Admit it… Most engineers are so busy its hard to step back and smell the coffee. That’s why many of us get that “deer in headlights” look when a conversation steers into humorous territory. Lighten up a bit and enjoy some of the pleasures if life… Like Doughnuts!


Why did the doughnut go to the dentist?… To get a filling

What do you call a pastry that is a priest?… A Holy Doughnut

I was on a diet, but I doughnut care anymore.


While you are wondering why you are reading this and possibly about the wide array of doughnut choices, the nerd side of your engineer brain is thinking, “hmmm, wonder what is better… the doughnut or the doughnut hole?” …and it all goes downhill from there as your mind slips away from the serious stuff.

Since we are on this downhill slope, lets steer this descent just a bit. Just how would you choose which is better?

On the surface, pun intended, it appears there is more sugar glaze on doughnut holes than on a doughnut.

Lets take a look at the surface area and define a few base dimensions. An ideal doughnut shape would be represented by a torus and the doughnut hole would be a sphere. If you set a hole radius, r, of 20mm to match the doughnut radius when looking at its cross section, then set the doughnut plan radius, R, from centerline to 2r or R=40mm, the result could be pretty similar to a standard doughnut. Now lets compare some differences with these dimensions in mind.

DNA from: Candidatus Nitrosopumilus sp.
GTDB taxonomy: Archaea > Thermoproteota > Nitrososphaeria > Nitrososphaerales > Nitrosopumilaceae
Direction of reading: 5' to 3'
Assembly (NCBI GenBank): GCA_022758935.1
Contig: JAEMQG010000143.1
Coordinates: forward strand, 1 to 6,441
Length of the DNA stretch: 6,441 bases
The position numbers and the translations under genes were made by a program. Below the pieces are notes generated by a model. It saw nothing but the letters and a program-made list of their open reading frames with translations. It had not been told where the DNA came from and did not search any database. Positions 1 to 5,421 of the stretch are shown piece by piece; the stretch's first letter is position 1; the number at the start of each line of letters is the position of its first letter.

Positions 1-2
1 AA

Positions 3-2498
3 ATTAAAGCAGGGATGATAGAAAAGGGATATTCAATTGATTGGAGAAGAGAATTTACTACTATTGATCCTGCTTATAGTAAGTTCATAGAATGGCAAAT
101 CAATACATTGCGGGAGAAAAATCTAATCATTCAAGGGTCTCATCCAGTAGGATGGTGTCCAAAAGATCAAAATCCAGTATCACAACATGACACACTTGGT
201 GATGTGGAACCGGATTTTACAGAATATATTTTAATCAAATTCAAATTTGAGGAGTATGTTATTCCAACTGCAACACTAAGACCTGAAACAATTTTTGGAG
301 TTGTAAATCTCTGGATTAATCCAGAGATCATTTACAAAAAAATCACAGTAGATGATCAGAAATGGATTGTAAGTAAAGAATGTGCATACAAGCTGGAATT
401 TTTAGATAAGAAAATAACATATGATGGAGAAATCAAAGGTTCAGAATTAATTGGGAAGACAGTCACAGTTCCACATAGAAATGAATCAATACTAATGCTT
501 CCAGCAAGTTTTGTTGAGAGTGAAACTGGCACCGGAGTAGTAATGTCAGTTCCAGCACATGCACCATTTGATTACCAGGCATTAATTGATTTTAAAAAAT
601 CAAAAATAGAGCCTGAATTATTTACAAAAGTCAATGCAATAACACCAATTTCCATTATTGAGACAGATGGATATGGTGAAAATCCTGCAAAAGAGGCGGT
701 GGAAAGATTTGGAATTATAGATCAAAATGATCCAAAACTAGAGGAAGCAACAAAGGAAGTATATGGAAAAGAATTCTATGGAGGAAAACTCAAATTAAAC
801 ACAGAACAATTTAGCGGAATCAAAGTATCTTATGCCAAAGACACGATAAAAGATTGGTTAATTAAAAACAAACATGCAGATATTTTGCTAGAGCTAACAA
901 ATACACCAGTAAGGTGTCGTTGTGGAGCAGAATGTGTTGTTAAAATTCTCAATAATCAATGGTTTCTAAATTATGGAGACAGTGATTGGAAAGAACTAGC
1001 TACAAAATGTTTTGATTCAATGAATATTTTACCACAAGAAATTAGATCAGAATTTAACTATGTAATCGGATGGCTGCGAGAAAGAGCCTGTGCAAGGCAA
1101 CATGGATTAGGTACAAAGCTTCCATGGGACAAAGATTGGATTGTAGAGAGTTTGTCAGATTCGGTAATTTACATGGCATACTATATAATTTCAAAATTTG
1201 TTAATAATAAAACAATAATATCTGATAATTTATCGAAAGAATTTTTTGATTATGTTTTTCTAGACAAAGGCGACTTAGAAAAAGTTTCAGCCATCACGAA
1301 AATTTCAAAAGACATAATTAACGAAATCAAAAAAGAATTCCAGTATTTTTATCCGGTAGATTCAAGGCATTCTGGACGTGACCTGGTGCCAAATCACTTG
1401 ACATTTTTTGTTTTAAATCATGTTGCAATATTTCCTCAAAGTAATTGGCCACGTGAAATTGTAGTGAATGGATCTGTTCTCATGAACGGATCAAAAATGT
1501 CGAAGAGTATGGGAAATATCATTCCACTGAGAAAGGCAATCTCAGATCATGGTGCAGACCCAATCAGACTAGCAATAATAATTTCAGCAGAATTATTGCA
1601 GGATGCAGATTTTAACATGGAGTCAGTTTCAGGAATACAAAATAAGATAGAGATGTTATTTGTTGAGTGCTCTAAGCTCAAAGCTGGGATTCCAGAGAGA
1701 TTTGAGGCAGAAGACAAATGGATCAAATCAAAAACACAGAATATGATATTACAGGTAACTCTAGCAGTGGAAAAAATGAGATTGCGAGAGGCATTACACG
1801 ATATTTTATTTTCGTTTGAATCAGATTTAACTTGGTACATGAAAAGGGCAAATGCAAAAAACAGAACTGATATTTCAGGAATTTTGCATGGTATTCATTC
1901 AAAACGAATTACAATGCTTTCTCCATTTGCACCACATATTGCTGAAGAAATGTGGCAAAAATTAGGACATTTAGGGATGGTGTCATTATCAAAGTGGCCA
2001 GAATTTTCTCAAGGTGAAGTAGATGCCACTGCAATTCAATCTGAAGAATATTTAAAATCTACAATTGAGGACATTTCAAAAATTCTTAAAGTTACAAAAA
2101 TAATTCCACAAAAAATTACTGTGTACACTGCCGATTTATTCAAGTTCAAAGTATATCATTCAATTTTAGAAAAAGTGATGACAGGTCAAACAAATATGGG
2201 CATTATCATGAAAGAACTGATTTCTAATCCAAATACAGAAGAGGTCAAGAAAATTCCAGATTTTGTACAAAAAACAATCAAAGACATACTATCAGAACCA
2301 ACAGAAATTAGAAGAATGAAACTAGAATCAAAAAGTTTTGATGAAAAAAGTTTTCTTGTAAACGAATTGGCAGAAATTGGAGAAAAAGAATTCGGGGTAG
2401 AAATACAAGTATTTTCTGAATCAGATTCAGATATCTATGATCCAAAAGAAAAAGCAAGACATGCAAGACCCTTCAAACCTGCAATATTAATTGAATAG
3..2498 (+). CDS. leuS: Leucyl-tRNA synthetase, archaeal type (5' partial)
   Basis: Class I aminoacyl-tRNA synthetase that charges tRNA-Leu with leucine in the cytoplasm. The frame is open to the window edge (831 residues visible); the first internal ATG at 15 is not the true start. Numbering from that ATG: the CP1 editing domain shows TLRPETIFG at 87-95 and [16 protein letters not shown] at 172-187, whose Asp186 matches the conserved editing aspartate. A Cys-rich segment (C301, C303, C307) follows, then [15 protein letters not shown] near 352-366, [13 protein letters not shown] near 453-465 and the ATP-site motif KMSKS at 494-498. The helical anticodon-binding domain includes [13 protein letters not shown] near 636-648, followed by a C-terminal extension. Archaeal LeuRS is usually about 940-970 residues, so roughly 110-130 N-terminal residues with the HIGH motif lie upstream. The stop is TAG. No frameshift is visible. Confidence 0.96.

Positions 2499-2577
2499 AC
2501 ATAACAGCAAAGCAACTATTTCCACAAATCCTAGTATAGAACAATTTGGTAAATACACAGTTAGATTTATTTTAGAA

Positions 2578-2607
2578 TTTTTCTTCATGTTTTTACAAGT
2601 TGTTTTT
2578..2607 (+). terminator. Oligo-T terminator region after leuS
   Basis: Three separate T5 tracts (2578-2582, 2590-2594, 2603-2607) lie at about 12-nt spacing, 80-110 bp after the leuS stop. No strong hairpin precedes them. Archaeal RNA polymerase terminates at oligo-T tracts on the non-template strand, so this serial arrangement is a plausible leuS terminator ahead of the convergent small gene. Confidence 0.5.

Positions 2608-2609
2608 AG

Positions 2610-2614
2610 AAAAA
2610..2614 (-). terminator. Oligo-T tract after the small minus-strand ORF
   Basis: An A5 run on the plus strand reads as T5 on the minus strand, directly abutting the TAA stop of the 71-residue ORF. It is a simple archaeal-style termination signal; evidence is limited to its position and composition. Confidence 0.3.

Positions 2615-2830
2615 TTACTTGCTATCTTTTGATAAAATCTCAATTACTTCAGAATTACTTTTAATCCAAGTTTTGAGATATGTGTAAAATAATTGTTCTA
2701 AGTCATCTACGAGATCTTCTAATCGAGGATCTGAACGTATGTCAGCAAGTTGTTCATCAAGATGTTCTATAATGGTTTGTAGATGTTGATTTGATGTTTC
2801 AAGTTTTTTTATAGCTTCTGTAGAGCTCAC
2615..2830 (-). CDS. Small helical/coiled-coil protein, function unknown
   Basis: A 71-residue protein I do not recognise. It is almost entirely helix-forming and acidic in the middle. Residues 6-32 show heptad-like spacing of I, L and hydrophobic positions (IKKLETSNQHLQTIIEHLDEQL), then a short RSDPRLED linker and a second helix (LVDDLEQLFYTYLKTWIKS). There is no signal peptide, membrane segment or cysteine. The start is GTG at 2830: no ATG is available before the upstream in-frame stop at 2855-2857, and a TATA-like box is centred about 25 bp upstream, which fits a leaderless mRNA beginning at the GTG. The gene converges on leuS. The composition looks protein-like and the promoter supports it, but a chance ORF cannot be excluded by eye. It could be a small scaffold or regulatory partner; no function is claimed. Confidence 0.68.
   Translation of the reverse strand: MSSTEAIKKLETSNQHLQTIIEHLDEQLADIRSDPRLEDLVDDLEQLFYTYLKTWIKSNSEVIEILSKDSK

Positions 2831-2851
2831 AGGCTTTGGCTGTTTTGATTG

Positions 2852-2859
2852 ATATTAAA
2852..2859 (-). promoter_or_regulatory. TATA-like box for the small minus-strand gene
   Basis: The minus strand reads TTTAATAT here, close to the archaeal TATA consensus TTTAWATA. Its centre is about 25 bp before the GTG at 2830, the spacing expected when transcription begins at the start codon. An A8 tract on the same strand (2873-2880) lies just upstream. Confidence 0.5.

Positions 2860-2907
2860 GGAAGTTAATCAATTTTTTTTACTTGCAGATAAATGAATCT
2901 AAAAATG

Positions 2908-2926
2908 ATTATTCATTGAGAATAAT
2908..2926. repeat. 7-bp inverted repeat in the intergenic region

Several references will give you equations for volume and surface area for these shapes. I found a few in The Mechanical Engineering Reference Manual for the PE Exam (or MERM). The area and volume equations for a sphere and torus found in the appendix are reiterated below.

Crunch a few simple numbers and the results are;

 

So now what? If you divide the volume of a doughnut by that of a hole, you will get 9.42… So roughly, you’ll eat nine and a half holes per doughnut. Now if you eat that many holes, then you’ve eaten that number times the surface area of each hole, or 47,374 cubic mm of doughnut hole surface area.

Think about that a minute and compare it to the doughnut surface area of 31,583 cubic mm from the table. Divide the doughnut surface area by the equivalent doughnut holes surface area. The doughnut is 67% of the surface area of doughnut holes when eating the same volume of dough. This means less glaze on the doughnut. If you are a “sugaraholic” like me, then you definitely want the holes, where all other variables are equal.


Spelled either “doughnut” or “donut”


Ok, you may be thinking this is a bit silly, but consider all of the work someone else spent constructing the Federal Specification for Fresh Doughnuts, then dare to call me silly! Nonsense you say? Check out Federal Specification EE-D-575B! It was revised on July 24, 1979 from a previous version issued on October 14, 1964.

And now you know, “the rest of the story”, as Paul Harvey would say… Krispy Kreme anyone?

Now go give your boss a doughnut and go back to work!


***On a serious note, I would like to send out our deepest sympathy and prayers to the US police force and their families who protect our livelihood with their own lives. We have no idea what you go through and want to extend a huge THANK YOU for all you do. You have our full support!


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